By Lily Thatcher
So you’ve been offered antiretrovirals (ARVs) by your doctor or clinician? They have probably talked over the treatment with you: what’s involved; how long the treatment lasts; the long term prognosis; and you‘ve probably got some literature to take home with you for reading at your leisure.
Trouble is, quite a lot of the information you get fed at the appointment gets lost. You can’t remember all the details that were discussed and yet you still need to find out more. It’s probably a good idea to have a notebook and a pen to note down any questions that come to mind and then you can remind yourself to ask your doctor or support worker about them the next time you see them.
One of the most important points that you will have learned at your appointment is that for ARVs to be effective, you must be really committed to the treatment: once you start treatment you will probably have to take the medication for the rest of your life; it will also have been emphasized to you that you should not miss even a single dose; and that you must take the medication prescribed to you on time every time. The reason for this is that the levels of medication must be maintained in the body for the treatment to be effective. Missing doses or taking them at irregular intervals can impact on how well the treatment works.
Starting Your Treatment Plan
Starting your antiretroviral treatment means a whole new outlook on life and may well require a major re-think of lifestyle. It is very important for you to construct a new daily routine, based around your treatment plan. Your treatment plan will be tailored specifically to you and that includes which ARVs you are prescribed. To counter the probability of the disease building resistance to your medication, you will almost certainly be prescribed a combination of several different drugs.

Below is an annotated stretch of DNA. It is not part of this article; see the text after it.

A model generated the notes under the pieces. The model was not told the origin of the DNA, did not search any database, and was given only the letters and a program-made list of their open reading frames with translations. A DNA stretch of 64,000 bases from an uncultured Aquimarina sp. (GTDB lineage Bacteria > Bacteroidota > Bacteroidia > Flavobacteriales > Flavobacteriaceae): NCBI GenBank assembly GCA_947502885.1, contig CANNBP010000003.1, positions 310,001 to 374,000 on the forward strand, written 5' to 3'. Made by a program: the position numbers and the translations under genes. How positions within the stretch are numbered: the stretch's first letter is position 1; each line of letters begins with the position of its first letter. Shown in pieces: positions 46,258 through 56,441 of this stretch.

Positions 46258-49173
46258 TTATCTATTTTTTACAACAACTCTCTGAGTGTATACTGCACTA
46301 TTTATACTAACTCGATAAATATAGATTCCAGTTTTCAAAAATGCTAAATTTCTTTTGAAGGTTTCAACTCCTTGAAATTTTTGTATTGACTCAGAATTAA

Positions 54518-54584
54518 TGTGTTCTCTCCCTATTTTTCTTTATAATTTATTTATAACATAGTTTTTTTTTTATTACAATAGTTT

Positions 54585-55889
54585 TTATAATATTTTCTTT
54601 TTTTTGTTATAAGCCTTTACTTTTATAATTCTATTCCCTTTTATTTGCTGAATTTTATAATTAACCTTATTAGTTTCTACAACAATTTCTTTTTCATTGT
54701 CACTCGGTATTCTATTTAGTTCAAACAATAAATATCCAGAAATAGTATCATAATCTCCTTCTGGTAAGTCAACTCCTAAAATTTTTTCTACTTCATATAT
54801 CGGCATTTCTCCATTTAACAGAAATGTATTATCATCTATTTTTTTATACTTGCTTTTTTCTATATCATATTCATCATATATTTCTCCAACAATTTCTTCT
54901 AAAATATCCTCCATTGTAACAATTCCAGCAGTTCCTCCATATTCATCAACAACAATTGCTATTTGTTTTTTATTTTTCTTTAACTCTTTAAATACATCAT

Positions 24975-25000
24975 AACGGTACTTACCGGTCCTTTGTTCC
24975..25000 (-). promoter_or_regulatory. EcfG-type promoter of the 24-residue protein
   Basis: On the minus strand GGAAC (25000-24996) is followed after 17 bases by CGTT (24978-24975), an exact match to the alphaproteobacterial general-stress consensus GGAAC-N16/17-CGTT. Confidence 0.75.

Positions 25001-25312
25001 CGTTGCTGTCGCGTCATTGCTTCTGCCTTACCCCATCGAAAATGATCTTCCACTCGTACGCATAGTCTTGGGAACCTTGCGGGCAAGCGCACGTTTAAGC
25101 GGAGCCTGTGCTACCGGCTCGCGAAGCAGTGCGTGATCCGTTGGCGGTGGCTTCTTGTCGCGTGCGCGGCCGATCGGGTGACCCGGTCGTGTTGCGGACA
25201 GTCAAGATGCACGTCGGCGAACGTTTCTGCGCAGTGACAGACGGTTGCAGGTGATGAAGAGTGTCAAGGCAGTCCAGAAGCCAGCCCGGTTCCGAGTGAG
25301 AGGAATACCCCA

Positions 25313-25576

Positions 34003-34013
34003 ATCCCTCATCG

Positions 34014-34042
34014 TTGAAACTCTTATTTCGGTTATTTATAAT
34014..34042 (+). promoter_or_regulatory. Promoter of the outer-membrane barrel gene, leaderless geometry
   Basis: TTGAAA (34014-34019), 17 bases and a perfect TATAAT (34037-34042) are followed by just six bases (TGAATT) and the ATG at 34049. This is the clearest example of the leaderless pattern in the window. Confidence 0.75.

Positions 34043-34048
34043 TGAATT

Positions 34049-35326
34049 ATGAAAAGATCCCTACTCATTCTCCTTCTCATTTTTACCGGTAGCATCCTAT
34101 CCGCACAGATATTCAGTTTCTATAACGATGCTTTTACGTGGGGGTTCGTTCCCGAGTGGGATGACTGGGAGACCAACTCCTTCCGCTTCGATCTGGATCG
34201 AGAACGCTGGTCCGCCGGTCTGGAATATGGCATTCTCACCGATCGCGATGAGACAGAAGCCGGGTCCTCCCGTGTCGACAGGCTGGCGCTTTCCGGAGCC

There are side effects linked to all antiretroviral drugs, though this does vary from person to person. Some people find they have only very mild side effects, while others may have quite severe reactions. Common side effects include: diarrhea; nausea; skin rashes; mood changes; tiredness; losing weight from some parts of the body while gaining elsewhere. Not all side effects are continuous though and some will disappear after a few weeks of medicating, once the body has adjusted to your new regime. It cannot be stressed enough that other substances you take may cause side effects, some quite severe. It is essential that you discuss with your support worker and/or doctor any other drugs you may be taking – these may be alternative or complementary therapies, supplements, pharmaceuticals or recreational drugs. Should you need advice or help with any of the above, your doctor or support worker will have the resources available to them to support you through successfully ceasing any habitual use and ascertaining whether it is safe for you to continue using any such drugs or preparations in conjunction with your ARVs. Should you experience severe side effects which show no signs of abating your doctor can re-assess your medication and switch you to a different combination of drugs which may suit you better. Other ways of combating side effects include taking more exercise, quitting smoking or changing your diet.
Read more on Minimizing Side Effects and The Importance of Diet, CLICK HERE
Lily writes on behalf of Project Know an addiction help and research business.